With the help from the National Science Foundation, the University of North Carolina at Wilmington, and others, the researchers reviewed a millennium approximately 120,000 years ago when temperatures were slightly warmer than today, Earth’s glaciers had melted, and the world’s sea levels were almost 30 feet higher. The scope of the period of the study ruled out tsunamis, said Hearty.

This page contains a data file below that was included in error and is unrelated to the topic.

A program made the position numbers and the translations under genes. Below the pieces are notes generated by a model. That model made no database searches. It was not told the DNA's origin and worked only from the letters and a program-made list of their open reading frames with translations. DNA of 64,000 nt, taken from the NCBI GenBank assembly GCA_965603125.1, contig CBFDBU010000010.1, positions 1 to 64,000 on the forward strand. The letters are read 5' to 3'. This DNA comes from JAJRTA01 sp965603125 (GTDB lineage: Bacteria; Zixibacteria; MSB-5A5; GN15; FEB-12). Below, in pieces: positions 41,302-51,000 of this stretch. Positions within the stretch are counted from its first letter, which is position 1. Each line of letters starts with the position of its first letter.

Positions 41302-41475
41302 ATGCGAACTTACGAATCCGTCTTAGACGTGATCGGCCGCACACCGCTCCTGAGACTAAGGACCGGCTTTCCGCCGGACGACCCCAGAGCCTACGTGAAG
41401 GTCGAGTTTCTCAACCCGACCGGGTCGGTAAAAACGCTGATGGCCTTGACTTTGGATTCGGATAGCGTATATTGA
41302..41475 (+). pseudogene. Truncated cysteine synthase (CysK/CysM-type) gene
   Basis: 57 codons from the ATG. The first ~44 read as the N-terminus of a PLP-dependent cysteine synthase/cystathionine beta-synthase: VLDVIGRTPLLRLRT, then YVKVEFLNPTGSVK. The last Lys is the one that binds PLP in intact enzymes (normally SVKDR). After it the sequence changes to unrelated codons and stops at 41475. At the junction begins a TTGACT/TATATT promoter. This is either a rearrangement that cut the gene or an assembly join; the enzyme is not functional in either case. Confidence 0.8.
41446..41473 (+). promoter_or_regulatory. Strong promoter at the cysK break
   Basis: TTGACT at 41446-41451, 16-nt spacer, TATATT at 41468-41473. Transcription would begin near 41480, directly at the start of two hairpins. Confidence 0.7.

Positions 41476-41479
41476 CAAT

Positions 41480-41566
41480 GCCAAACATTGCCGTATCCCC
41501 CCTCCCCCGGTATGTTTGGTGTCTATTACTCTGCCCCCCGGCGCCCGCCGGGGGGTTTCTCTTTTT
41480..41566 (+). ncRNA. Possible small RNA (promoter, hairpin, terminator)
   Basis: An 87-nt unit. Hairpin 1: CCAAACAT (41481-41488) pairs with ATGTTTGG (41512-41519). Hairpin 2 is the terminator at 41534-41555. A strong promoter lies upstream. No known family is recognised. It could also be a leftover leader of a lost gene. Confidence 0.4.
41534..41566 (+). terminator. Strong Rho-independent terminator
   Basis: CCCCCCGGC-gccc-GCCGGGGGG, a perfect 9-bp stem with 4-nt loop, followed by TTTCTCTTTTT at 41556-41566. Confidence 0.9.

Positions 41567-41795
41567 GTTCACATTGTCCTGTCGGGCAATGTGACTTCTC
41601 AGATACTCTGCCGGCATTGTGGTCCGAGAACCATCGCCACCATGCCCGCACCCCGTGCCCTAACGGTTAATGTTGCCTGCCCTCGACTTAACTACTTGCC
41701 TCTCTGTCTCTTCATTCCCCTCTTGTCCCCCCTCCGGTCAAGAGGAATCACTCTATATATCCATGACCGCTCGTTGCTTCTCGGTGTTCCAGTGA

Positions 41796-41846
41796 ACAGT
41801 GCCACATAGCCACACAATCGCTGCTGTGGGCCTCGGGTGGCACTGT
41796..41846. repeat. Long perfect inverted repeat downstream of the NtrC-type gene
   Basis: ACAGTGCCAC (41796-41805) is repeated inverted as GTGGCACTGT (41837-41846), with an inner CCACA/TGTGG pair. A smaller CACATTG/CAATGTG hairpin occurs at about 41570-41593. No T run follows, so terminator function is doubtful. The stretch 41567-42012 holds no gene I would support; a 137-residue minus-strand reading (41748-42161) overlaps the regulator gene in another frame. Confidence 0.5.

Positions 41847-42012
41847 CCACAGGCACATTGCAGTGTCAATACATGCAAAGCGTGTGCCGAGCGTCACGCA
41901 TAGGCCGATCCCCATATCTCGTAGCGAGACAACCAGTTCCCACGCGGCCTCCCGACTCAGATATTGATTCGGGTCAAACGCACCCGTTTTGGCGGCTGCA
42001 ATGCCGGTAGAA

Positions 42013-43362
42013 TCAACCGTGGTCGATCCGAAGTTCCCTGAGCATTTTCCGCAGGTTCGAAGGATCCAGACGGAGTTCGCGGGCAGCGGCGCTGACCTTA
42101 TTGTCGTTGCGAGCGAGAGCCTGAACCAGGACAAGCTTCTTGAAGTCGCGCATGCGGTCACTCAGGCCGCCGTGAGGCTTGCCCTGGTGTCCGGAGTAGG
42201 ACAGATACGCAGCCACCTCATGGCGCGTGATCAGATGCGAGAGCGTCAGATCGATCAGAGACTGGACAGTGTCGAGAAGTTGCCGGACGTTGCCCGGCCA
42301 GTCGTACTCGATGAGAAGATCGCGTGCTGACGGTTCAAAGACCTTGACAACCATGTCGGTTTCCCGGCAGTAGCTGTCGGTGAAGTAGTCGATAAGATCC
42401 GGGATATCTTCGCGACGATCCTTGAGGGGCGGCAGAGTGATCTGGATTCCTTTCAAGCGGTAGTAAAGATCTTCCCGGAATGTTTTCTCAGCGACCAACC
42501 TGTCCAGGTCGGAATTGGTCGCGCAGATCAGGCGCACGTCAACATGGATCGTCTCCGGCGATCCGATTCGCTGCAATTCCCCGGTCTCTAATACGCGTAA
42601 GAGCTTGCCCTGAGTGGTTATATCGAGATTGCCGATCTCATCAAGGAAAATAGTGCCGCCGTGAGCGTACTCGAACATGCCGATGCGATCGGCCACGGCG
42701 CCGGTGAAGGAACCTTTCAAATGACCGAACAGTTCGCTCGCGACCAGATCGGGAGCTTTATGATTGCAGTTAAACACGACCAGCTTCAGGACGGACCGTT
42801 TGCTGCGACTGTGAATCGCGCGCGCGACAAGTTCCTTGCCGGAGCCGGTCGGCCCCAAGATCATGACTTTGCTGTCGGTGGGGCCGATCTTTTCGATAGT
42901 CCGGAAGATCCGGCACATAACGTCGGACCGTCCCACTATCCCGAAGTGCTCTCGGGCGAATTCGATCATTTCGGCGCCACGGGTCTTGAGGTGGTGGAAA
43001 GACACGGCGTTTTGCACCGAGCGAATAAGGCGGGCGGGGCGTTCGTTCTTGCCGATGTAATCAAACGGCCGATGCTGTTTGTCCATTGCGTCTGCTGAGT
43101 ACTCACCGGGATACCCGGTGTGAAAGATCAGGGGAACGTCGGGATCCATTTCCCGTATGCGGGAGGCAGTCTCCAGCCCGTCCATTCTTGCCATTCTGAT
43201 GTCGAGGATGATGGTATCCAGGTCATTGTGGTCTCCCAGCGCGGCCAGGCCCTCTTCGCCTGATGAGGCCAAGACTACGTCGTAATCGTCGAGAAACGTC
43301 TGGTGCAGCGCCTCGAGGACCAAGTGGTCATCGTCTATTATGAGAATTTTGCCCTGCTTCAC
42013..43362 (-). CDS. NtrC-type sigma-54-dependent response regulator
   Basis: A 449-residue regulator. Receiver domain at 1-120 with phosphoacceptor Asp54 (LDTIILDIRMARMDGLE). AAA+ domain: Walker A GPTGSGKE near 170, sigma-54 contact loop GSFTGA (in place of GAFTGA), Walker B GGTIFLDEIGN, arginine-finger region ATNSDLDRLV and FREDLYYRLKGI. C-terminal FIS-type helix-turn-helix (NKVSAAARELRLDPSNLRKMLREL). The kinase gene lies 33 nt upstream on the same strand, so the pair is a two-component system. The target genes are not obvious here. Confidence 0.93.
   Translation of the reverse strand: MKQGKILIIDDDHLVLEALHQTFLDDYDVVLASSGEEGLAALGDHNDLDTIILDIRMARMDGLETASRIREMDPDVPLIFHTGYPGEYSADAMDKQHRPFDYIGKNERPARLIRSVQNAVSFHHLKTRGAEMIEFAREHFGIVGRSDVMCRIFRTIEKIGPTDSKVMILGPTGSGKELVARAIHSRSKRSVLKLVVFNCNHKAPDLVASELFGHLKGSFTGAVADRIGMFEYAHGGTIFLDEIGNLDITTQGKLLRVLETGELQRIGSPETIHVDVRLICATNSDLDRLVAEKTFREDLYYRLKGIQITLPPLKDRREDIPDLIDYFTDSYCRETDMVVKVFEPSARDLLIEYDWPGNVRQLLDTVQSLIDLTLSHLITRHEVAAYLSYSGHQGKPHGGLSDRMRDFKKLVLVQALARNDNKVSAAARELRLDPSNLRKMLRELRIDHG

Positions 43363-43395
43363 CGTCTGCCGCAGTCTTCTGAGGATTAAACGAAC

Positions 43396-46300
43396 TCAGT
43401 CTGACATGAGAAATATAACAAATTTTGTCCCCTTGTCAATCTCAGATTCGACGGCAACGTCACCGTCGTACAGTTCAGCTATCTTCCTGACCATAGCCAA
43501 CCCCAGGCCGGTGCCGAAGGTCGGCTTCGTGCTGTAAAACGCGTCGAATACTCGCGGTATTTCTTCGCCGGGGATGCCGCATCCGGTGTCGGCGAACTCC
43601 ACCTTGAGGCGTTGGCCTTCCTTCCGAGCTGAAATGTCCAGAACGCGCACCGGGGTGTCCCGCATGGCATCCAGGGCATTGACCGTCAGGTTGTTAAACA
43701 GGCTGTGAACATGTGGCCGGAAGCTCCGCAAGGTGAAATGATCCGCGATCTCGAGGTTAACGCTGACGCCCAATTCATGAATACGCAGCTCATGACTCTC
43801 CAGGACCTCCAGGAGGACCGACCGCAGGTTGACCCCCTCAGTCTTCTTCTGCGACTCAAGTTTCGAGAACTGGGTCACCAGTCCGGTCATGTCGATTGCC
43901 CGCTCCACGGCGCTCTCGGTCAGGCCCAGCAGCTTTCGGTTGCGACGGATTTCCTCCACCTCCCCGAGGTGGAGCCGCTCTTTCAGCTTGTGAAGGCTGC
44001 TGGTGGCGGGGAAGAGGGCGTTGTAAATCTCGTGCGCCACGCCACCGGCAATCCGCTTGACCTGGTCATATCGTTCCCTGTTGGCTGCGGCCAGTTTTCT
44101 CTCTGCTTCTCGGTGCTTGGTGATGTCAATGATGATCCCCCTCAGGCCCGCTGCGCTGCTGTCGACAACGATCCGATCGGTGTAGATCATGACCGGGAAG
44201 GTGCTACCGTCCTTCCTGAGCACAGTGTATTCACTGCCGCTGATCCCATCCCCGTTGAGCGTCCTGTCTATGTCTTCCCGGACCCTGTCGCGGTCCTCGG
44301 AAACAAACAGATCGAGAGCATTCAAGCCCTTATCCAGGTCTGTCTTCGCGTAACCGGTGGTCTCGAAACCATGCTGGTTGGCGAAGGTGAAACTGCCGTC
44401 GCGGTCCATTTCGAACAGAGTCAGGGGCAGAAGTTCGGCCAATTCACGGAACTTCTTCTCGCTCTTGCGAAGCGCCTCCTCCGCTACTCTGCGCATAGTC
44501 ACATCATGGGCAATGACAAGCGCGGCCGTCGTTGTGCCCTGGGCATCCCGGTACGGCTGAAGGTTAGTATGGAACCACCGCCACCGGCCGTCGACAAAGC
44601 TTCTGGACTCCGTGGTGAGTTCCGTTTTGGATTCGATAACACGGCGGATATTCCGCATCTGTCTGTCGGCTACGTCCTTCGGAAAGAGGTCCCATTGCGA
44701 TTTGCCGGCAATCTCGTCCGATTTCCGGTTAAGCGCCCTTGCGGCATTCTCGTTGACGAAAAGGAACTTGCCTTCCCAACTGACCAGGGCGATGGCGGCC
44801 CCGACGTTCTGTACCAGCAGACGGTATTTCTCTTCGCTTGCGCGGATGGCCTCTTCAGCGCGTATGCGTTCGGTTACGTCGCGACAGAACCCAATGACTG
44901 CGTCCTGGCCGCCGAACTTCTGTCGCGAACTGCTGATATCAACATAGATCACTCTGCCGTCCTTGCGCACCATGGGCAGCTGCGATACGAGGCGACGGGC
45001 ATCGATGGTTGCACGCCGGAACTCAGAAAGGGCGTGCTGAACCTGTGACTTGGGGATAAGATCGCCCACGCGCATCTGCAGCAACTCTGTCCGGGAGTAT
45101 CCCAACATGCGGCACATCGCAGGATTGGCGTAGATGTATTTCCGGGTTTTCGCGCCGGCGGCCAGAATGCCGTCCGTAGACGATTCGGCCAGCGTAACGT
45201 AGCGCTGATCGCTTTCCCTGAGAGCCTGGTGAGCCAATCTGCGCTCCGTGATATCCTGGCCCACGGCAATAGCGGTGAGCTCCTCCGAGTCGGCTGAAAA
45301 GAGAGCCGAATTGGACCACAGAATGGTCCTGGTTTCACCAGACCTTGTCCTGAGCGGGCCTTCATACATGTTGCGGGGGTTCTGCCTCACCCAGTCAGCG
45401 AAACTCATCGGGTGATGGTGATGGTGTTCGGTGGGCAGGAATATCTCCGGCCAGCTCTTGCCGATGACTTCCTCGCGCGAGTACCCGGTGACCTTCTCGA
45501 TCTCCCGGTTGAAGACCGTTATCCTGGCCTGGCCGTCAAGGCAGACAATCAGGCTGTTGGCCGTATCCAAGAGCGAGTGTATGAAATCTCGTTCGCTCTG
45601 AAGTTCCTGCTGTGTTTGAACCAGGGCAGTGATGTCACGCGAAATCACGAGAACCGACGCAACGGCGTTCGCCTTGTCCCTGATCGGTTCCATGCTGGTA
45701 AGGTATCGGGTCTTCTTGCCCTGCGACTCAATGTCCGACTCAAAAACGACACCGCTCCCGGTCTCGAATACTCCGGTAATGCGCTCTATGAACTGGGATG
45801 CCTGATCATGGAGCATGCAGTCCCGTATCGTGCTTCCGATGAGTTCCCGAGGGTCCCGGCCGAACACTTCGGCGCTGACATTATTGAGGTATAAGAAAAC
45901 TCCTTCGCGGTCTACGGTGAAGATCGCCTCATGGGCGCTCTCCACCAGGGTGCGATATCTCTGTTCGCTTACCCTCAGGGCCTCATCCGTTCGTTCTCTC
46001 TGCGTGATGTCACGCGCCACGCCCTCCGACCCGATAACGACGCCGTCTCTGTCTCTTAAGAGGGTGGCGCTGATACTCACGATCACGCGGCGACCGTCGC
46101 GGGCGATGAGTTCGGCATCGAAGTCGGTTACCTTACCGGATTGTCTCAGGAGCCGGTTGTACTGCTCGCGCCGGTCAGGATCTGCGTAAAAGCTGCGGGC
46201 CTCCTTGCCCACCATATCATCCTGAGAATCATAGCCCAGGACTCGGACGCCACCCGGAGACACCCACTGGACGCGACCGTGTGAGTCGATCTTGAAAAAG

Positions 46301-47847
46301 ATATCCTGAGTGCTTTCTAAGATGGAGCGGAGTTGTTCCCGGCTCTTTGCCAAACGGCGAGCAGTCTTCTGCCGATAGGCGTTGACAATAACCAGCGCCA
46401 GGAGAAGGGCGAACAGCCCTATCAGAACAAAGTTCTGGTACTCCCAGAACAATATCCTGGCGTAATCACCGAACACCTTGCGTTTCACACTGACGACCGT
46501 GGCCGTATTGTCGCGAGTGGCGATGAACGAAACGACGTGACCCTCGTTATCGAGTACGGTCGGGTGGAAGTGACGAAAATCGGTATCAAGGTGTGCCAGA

The researchers concluded big waves and wind pushed boulders, rocks, sediment, and other materials from the ocean almost six miles inland on the islands in what were probably epically violent storms.
They looked at boulders as heavy as 1,000 tons that were once underwater but now sit on land that was dry before they arrived, so-called “chevron storm ridges,” or V-spaced lines of sediment pushed inland by rushing water and deposits of beach sedimentation almost 100 feet above sea level.
“Super perfect storms,” said Hearty.